Fig. 10

Filleting arc with arc
Similarly to lines, arcs can also form linked chains. Figure 11 shows an example of such complex arc consisting of two arcs, arc1 and arc2.
Fig. 11
Optimization of filleted arcs requires meeting two conditions: matching center points and equal arc radiuses. Once these requirements are met, our complex object can be easily transformed into a single entity (new arc), see Fig.12.
Fig. 12
Let's review the case when arcs form a closed object; see Fig.13:
Fig. 13
The figure shows that the closed object consists of three arcs. All of them fillet with each other, forming three nodes – node1, node2, and node3, – have a common center point, and identical circle radiuses.
When a closed object consisting of several arcs is a circle, the optimization of that complex object comes down to the removal of all of its components and replacing those with a new CIRCLE entity. The result of the transformation is shown on Fig. 14:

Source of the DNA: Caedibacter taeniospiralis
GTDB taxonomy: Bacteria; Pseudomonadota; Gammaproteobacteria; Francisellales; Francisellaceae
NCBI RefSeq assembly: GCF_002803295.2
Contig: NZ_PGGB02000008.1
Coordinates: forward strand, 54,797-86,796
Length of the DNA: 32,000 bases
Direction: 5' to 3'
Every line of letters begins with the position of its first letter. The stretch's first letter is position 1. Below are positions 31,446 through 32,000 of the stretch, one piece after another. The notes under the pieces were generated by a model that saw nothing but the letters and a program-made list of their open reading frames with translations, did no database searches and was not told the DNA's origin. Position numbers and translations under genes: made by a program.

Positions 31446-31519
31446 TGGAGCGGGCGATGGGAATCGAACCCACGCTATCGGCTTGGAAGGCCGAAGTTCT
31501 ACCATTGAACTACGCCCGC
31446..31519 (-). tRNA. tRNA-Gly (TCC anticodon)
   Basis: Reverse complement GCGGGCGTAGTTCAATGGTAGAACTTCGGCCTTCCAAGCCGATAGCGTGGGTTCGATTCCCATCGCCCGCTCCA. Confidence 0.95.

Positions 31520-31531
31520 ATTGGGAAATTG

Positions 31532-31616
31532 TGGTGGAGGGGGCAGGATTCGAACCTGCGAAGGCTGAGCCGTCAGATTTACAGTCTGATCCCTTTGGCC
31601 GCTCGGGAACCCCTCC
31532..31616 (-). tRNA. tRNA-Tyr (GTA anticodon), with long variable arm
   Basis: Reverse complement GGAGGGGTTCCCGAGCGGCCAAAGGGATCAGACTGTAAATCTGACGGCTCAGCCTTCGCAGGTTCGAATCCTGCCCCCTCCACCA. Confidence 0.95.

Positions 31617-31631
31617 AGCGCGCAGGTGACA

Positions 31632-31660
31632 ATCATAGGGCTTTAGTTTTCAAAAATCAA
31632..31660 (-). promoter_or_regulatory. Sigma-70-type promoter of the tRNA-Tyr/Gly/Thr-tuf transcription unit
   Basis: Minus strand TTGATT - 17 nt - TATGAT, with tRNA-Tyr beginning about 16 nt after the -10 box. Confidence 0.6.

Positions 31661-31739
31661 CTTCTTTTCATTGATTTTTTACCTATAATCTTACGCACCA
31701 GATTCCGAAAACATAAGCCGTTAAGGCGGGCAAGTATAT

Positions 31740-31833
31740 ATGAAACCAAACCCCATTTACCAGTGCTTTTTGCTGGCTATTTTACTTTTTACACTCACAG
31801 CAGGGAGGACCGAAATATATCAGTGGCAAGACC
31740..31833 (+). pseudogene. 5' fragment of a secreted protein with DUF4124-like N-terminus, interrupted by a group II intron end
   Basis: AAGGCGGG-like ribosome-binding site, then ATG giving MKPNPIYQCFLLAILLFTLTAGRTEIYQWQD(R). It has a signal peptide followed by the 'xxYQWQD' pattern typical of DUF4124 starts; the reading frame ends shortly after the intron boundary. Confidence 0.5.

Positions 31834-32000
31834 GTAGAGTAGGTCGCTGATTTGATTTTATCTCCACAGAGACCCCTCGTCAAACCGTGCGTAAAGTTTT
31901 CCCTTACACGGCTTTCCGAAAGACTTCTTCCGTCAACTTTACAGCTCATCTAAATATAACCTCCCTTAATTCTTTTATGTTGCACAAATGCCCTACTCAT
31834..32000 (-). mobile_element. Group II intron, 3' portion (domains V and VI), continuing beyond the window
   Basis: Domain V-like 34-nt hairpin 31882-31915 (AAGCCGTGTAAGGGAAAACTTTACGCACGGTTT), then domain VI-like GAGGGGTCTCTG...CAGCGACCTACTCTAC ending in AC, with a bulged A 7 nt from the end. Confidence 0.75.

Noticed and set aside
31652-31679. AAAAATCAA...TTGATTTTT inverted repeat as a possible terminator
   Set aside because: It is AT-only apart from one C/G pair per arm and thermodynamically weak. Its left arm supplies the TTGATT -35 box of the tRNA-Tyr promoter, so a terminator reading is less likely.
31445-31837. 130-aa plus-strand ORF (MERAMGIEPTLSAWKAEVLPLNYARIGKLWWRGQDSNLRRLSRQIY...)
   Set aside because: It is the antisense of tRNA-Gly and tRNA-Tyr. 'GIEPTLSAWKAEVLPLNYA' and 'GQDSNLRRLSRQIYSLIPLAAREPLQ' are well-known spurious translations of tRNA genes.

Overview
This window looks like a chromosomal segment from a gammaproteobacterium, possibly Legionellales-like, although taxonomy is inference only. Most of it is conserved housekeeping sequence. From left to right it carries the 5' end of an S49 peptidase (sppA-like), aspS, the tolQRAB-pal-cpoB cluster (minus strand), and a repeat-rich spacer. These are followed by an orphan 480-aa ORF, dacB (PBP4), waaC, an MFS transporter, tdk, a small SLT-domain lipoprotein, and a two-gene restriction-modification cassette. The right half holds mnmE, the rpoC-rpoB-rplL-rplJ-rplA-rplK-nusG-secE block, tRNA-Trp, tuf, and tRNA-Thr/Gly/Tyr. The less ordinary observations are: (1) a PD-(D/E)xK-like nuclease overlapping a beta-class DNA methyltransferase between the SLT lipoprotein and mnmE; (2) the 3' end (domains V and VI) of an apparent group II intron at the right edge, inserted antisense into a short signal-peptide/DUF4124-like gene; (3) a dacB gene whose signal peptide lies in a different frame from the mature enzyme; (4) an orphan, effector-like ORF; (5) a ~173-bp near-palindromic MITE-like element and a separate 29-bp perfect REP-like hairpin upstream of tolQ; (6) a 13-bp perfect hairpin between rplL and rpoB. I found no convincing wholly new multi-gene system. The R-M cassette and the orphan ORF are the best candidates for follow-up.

Fig. 14
Just as in the case of lines (see Fig. 8 a, b) two or more arcs with identical radiuses and a common center point can fillet with each other without forming a node. Thus, the following 2 cases (see Fig. 15 a, b) allow optimization:
Fig. 15a Fig. 15b
Both these cases, as in the example shown on Fig. 12, can be transformed into a sigle ARC object.

Filleting circle with circle
Optimization of two circles can be implemented only when the following two conditions are met:
  • Center point positions (coordinates) of both circles match.
  • Radiuses (diameters) of both circles are equal.
In other words, when these parameters of two or more circles match, in a drawing we visually see only one CIRCLE object. That makes it completely clear that the optimization process in this case comes down to the identification and removal of redundant objects of this type.

Filleting circle with arc
Filleting a circle with an arc when optimization makes sense is shown on Fig. 16:
Fig. 16